Last Updated on Tuesday, 2 May, 2023 at 1:13 pm by Andre Camilleri
The proposed Construction Industry Licensing Regulations could have been a sorely needed turning point in the regulation of the construction industry, but they fall short of their stated aims, according to NGO Moviment Graffitti.
Moviment Graffitti made this statement in its submission to the public consultation issued by the Building & Construction Authority on the said Regulations, together with a number of important proposals to strengthen the Regulations, and ensure that their coming into force would truly lead to a safer and more regulated industry.
“The licensing of contractors is long overdue. Only a few months ago, Jean Paul Sofia, like Miriam Pace three years ago, was killed in a construction incident. The workplace death of construction workers has also become a monthly occurrence and thousands are injured on construction sites every year. These deaths were preventable had there been serious regulation of the construction industry. The Regulations presented, not only come tragically late, but are also far too timid in their approach,” a spokesperson for Moviment Graffitti explained. “Our communities deserve better.”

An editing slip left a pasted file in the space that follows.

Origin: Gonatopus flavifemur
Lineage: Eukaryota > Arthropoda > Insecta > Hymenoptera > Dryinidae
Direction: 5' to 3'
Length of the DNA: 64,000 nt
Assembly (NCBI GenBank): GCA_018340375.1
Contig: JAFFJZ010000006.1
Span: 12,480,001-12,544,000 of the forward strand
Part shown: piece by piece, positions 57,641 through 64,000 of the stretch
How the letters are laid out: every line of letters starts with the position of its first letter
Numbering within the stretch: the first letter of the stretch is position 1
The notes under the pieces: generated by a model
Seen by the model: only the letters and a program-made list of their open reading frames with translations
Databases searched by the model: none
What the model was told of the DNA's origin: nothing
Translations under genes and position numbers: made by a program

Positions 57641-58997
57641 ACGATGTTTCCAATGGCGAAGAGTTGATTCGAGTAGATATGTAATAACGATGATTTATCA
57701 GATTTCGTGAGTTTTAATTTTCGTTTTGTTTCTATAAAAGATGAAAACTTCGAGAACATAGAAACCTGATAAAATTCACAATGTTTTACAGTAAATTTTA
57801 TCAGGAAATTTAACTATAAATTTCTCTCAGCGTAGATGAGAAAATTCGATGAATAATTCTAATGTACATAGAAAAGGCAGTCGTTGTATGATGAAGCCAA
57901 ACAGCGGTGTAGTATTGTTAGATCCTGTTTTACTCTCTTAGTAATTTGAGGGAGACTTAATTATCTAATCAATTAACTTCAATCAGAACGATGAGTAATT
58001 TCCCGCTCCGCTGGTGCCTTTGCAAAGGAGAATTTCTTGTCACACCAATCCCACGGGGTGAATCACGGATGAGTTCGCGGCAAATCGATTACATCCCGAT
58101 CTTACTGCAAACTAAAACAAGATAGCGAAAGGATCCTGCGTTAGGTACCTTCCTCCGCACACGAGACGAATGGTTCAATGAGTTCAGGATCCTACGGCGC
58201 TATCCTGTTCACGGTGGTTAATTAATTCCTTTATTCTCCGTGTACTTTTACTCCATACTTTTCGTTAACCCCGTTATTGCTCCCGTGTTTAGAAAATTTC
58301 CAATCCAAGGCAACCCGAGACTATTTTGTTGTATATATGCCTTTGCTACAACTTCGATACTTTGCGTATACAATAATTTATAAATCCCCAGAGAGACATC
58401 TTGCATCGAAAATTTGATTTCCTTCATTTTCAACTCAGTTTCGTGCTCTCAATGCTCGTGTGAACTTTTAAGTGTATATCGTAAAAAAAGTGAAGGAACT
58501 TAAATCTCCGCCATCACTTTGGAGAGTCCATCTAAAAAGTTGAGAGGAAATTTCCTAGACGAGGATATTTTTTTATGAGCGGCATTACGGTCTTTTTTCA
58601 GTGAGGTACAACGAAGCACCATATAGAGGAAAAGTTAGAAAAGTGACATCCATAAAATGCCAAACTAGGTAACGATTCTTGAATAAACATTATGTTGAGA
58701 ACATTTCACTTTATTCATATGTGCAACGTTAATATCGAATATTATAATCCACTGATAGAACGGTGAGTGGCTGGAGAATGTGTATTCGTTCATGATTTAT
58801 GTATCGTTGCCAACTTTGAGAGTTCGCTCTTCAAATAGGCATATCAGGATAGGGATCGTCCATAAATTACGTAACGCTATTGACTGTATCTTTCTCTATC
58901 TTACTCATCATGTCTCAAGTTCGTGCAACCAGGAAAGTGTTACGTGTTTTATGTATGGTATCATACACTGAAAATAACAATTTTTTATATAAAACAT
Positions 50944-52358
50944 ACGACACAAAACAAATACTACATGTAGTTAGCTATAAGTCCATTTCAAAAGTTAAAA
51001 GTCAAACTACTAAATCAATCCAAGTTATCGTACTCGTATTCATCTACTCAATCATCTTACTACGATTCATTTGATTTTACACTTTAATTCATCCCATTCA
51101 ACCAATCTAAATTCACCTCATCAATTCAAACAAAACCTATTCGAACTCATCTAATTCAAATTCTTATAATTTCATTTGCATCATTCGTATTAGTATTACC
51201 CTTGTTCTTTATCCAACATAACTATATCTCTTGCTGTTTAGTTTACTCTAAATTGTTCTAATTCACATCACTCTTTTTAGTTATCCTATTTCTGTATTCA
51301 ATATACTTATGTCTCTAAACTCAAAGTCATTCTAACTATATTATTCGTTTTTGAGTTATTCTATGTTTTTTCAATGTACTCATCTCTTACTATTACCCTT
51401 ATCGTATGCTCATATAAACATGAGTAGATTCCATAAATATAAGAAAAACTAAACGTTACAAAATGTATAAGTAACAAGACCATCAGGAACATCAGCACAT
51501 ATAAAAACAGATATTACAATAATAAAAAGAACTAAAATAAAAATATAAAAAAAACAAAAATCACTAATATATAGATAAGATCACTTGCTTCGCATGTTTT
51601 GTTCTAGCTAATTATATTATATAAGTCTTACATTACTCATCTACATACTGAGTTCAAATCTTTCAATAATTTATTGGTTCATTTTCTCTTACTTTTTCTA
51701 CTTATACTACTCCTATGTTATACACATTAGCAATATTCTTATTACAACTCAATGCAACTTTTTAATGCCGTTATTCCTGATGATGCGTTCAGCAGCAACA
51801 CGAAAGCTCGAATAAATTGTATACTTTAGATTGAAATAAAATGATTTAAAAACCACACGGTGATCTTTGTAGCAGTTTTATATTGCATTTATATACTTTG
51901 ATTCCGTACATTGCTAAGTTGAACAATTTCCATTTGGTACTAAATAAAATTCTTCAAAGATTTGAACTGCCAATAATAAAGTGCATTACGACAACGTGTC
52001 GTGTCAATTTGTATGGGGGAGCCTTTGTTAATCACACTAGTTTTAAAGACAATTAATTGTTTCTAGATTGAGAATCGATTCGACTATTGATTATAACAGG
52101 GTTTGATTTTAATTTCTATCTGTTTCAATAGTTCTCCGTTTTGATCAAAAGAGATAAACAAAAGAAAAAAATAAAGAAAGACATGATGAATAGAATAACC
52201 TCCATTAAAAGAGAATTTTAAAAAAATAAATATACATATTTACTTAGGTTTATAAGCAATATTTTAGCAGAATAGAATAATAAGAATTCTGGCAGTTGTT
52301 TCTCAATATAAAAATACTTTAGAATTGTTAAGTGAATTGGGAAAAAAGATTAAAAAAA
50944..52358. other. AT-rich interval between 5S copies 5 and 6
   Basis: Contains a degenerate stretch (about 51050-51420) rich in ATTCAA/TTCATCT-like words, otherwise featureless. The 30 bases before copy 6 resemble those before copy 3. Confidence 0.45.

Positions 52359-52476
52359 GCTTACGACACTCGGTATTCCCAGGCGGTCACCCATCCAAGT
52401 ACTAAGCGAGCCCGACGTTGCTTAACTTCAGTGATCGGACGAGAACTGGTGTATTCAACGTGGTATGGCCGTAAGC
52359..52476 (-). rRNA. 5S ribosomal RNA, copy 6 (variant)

Chief among the organisation’s concerns is the lack of clarity and transparency on the way breaches of the Regulations and licence conditions would be handled by the BCA, pointing out that as the Regulations stand, the public has little to no power to participate in proceedings or even be informed about them.
In parallel, it is clear that the soft approach to enforcement and penalisation in the Regulations is not sufficient to shift the current free-for-all attitude ruling the construction industry, the NGO said.
“The public and our quality of life should be at the heart of this reform,” Moviment Graffitti emphasised. “This is why transparency and the right to be informed are crucial, and worryingly, missing from the Regulations.”
Moviment Graffitti also criticised Government’s inability to create a structure free from political involvement, highlighting the fact that the licensing committee is to be appointed by the Minister, with the eligibility criteria being conveniently wide, and with factually perpetual terms of re-appointment.
Emphasising the need to revise the Regulations prior to their coming into force, Moviment Graffitti also called for the immediate publication of National Building and Construction Codes, together with tangible enforcement of existing laws to eliminate the unsafe and illegal practices plaguing the industry, in line with the organisation’s landmark publication, Reforming Planning and Construction in Malta, a document outlining 134 proposals aimed at reforming the planning and construction sector.
“Government is once again being weak with the strong, to the detriment of our safety and quality of life,” Moviment Graffitti reiterated.